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The Walled City: The toast of Asian travelers

Plaza España is formerly known as Aduana Square

A foreign tourist’s trip to the nation’s capital almost always begins with Intramuros, a special historical district of Manila, which was the seat of government, center of religion, education and the economy during the Spanish period. Destroyed in most part in 1945 during the Liberation of Manila, its postwar restoration tried to recreate a throwback look and ambiance of the colonial-era way of life.

With a land area of less than a square kilometer, the so-called Walled City is punctuated with buildings inspired by the typical Iberian stone house architecture, massive fortress walls, cobblestone streets, and landmarks such as Fort Santiago, San Agustin Church and Manila Cathedral, which have been mainstays in tourism promotion calendars since time immemorial.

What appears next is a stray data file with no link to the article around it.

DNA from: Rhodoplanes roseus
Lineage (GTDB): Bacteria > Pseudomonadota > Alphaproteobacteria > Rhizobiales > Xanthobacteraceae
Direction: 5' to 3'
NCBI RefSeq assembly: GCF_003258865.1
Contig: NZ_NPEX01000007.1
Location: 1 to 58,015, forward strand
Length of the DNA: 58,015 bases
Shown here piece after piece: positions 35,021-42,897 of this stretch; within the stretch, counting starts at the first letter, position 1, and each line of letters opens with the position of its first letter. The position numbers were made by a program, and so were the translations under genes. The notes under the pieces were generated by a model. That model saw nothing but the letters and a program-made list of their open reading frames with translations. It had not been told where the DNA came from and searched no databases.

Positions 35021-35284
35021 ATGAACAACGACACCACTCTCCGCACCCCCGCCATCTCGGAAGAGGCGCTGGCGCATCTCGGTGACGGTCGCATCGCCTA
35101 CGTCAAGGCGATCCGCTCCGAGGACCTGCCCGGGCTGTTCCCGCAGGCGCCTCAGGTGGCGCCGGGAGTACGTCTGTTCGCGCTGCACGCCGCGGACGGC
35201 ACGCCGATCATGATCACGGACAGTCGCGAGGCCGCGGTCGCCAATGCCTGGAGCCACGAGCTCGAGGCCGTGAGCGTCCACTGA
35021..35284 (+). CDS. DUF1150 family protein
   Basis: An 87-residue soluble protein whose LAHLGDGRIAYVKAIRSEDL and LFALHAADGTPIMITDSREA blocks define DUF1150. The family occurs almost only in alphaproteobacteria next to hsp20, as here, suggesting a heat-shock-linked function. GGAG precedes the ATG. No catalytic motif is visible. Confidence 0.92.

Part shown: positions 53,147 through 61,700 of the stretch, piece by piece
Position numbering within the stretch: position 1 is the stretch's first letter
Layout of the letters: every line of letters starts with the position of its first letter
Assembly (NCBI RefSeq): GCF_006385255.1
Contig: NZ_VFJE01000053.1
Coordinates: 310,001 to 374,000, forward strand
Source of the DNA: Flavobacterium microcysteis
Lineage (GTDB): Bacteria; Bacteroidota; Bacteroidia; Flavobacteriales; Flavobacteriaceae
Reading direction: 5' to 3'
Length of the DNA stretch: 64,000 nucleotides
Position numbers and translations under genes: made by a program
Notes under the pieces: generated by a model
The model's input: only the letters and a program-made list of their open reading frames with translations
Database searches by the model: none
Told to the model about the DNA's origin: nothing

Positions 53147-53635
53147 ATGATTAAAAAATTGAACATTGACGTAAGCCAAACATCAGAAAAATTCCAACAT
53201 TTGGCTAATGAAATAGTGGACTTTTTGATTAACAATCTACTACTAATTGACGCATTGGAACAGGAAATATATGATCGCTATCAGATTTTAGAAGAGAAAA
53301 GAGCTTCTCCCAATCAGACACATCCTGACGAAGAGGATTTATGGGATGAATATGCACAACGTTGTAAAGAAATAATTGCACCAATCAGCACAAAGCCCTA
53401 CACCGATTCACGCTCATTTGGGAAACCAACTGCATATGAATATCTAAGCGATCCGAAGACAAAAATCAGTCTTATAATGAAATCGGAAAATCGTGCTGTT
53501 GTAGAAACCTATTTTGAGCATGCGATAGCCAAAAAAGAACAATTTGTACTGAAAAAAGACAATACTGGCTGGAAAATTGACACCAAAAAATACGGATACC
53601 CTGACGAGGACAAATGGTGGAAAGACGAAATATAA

Memorare Manila 1945 serves as a marker for the civilian victims of the Battle of Manila.

But beyond the iconic images, it is a treasure throve of pocket parks, monuments, intriguing historic nooks,  and commemorative plaques chronicling lesser-known events.

Despite its proximity to most parts of the metropolis, this “city within a city” seems to be a frontier that a huge number of urbanites haven’t set foot on this unique district.

If there is a compelling reason to visit Intramuros very soon, it was recognized by the prestigious 27th World Travel Awards as Asia’s Leading Tourist Attraction last October. This is proof that its eclectic character never fails to charm the continent’s travelers from all walks of life.

Over the years, the Intramuros Administration has encouraged various modes of appreciating the wonders within the walls at a slower pace—from plain walking, horse-drawn kalesa, pedicabs, Segway electric two-wheeled vehicle, and more recently, bicycles.

Interestingly, the area has become a haven for bikers in recent months, due to the GCQ-related out-of-town restrictions.